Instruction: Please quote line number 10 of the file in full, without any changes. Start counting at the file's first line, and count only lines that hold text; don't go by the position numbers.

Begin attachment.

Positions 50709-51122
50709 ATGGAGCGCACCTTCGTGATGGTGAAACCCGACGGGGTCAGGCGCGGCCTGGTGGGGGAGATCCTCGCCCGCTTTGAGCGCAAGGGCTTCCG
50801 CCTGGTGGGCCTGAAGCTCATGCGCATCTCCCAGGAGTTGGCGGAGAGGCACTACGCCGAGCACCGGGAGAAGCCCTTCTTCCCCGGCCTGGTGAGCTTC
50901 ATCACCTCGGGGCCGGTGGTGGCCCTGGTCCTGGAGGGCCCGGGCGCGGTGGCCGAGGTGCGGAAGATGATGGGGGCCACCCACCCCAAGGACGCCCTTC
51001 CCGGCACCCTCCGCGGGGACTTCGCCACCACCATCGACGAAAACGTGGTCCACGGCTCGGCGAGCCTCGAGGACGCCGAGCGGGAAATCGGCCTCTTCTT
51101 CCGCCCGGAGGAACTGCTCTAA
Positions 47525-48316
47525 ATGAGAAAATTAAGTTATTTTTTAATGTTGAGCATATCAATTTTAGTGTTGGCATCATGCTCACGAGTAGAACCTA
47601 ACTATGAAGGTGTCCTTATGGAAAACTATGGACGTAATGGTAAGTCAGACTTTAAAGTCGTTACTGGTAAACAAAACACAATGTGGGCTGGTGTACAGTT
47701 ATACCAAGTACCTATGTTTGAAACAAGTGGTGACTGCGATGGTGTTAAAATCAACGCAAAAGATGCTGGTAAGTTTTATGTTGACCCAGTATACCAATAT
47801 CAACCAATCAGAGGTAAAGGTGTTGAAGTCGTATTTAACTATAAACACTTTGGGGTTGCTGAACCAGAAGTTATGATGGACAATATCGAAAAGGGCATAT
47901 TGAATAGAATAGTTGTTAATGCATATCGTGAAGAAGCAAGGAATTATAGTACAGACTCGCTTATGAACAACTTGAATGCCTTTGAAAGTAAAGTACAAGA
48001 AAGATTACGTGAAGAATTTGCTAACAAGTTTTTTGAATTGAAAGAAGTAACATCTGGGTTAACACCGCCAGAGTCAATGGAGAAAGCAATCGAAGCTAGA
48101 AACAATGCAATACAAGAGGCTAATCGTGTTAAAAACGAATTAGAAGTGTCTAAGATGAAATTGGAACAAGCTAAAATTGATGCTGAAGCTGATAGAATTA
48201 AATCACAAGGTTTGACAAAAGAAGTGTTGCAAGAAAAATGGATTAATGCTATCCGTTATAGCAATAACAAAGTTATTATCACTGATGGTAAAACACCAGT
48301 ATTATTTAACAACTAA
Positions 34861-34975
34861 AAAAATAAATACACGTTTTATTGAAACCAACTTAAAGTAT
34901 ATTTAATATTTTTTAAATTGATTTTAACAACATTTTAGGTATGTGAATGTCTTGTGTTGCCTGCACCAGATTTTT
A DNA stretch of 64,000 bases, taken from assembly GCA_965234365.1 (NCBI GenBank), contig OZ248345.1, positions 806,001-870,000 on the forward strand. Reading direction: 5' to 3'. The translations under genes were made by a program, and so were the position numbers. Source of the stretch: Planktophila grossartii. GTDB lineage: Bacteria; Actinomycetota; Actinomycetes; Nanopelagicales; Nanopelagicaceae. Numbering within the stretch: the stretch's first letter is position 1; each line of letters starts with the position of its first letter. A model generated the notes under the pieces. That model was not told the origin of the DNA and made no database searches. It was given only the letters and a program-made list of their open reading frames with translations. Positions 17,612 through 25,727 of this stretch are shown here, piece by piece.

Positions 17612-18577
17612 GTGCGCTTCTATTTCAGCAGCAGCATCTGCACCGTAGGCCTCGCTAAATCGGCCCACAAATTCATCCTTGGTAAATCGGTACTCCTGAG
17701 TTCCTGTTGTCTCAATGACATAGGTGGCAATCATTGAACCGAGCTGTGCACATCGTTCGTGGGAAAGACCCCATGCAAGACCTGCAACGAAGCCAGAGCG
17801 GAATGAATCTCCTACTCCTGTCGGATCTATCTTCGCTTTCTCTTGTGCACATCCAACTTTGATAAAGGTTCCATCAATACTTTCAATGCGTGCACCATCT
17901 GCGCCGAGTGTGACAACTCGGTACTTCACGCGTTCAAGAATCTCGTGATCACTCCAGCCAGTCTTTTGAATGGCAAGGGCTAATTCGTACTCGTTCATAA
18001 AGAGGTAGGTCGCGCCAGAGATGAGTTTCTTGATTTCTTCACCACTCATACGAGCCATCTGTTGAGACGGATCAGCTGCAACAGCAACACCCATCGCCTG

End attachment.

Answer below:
47701 ATACCAAGTACCTATGTTTGAAACAAGTGGTGACTGCGATGGTGTTAAAATCAACGCAAAAGATGCTGGTAAGTTTTATGTTGACCCAGTATACCAATAT